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The QCD Equation of State in Small Systems

by W. A. Horowitz, Alexander Rothkopf

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Submission summary

As Contributors: William Horowitz
Arxiv Link: (pdf)
Date accepted: 2022-03-15
Date submitted: 2022-03-02 06:14
Submitted by: Horowitz, William
Submitted to: SciPost Physics Proceedings
Proceedings issue: 50th International Symposium on Multiparticle Dynamics (ISMD2021)
Academic field: Physics
  • High-Energy Physics - Theory
  • High-Energy Physics - Phenomenology
  • Nuclear Physics - Theory
Approaches: Theoretical, Phenomenological


We present first results on finite system size corrections to the equation of state, trace anomaly, and speed of sound for two model systems: 1) free, massless scalar theory and 2) quenched QCD with periodic boundary conditions (PBC). We further present work-in-progress results for quenched QCD with Dirichlet boundary conditions.

Published as SciPost Phys. Proc. 10, 025 (2022)

Author comments upon resubmission

Revised manuscript to address minor revision request from referee.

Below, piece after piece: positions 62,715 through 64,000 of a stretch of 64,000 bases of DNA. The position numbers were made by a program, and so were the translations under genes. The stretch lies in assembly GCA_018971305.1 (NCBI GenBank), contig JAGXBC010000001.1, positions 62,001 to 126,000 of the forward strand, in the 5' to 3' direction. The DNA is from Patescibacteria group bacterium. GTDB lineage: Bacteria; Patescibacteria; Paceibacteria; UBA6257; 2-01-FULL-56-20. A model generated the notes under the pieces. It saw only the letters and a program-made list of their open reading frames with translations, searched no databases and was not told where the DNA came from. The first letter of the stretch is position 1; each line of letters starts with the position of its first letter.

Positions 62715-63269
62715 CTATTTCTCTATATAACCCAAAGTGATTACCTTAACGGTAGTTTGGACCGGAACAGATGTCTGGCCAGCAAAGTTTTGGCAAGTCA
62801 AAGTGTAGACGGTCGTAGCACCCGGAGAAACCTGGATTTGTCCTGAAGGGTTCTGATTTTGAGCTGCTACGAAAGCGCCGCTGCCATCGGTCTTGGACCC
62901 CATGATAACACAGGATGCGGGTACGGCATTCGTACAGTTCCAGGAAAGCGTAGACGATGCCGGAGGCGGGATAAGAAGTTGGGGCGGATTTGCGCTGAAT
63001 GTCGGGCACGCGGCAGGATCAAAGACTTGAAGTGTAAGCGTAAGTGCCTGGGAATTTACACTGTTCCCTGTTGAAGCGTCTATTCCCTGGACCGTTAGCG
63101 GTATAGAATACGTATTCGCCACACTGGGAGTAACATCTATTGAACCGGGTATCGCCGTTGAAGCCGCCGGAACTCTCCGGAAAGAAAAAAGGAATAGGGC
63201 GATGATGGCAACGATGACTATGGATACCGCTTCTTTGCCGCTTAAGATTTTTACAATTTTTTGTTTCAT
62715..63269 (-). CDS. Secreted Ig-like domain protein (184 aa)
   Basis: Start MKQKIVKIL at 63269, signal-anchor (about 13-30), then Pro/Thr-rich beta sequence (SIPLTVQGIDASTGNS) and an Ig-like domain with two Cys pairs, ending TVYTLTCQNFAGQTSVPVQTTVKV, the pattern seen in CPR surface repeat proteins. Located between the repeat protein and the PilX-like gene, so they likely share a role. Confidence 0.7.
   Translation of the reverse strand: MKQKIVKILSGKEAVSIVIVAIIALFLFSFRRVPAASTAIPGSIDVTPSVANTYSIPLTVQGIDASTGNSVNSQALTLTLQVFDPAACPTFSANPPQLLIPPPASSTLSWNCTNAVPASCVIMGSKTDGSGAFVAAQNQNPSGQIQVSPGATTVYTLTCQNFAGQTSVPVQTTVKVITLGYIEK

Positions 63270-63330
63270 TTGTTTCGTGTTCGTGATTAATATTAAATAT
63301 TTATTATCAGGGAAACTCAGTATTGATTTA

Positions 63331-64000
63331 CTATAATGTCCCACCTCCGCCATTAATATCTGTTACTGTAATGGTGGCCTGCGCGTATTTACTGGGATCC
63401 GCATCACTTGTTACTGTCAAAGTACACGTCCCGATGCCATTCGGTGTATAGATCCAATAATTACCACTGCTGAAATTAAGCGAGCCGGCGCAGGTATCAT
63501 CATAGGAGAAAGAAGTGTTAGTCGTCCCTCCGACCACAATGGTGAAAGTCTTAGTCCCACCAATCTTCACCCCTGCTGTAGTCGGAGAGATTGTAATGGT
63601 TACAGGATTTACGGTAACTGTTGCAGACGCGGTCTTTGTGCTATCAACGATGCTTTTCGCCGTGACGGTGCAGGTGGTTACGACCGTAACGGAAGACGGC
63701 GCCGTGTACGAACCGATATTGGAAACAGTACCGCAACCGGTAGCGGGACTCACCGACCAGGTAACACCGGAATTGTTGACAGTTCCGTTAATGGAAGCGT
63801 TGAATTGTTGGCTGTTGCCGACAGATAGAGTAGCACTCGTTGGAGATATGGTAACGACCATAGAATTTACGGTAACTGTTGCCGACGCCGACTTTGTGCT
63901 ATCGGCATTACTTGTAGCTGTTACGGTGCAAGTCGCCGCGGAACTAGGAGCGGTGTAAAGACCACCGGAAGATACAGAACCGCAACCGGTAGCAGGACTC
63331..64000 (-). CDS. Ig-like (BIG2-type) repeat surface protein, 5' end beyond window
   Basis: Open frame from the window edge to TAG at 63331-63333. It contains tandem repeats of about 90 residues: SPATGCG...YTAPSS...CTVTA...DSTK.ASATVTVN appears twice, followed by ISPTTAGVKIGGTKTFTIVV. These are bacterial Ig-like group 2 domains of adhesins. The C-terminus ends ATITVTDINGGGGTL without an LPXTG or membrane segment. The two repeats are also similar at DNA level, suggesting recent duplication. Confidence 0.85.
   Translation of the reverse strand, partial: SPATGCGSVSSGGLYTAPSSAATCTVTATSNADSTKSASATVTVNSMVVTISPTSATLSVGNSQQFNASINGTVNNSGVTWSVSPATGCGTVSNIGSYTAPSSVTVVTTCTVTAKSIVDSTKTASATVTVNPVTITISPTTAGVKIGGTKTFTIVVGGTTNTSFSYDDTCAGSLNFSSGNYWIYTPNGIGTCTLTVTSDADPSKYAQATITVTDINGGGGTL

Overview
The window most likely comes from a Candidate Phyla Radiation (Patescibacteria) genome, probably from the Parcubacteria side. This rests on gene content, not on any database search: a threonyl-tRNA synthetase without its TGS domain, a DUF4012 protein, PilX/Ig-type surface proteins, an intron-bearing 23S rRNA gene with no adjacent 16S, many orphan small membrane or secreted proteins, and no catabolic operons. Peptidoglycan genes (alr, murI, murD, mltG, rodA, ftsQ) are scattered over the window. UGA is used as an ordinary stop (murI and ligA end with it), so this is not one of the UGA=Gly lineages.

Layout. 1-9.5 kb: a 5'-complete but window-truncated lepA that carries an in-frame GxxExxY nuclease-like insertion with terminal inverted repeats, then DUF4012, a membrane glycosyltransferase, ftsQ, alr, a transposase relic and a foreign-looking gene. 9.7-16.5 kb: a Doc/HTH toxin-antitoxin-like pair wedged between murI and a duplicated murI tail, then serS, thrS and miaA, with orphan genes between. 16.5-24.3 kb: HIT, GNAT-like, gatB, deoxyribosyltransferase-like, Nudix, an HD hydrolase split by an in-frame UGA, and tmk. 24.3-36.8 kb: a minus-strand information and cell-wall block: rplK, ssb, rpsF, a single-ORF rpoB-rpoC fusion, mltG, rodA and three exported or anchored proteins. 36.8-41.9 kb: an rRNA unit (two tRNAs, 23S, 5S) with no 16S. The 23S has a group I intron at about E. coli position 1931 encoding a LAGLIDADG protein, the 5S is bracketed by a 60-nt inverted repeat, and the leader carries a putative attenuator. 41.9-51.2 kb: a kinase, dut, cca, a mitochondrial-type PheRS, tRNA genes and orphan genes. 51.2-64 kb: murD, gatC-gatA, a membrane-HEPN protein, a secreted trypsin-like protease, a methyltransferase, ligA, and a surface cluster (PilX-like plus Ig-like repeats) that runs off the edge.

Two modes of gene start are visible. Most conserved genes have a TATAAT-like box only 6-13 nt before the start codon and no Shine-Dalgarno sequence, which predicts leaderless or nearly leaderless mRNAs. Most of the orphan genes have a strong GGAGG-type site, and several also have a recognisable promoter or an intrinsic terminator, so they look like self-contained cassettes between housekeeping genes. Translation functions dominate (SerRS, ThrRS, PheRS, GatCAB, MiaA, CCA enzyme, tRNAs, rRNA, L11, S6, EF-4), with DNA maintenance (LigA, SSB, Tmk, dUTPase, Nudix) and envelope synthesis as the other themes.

List of changes

The referee commented that:

1) "The abstract seems to start mid-paragraph! Some initial context appears to have been accidentally trimmed."

--Response: Yes! You're absolutely right. Thank you very much for catching this. Changed.

2) "In section 2, should the "phenomenologically relevant T ∼ 400 MeV" be phenomenologically *irrelevant*, since the volume is large and the finite-size effects small? This seems to be the case for the "plates" picture, but not the others, which fit the ~10% effect in the text. This part could do with some expansion to explain the relevance of the plates/tube/box labels, and the logic being used to argue T and TxL values in A+A and p+p systems: to a non-specialist like myself, this bit is interesting but opaque."

--Response: This is a nice comment, thank you. We added some sentences in the first paragraph of Section 2 expanding on the relevance for the small system size phenomenology for RHIC and LHC collisions for the more general reader

3) "It would be good to give more physics context to the trace-anomaly discussion and conclusion: what effect can this reduced coupling / increased speed of sound be expected to have on e.g. flow observables?"

--Response: This is another nice comment, thank you. We added a new second paragraph to Section 2 defining the trace anomaly in more detail and giving more insight into the phenomenological relevance of the speed of sound on flow and the extracted viscosity of the QGP fluid

Submission & Refereeing History

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Resubmission 2109.01422v2 on 2 March 2022

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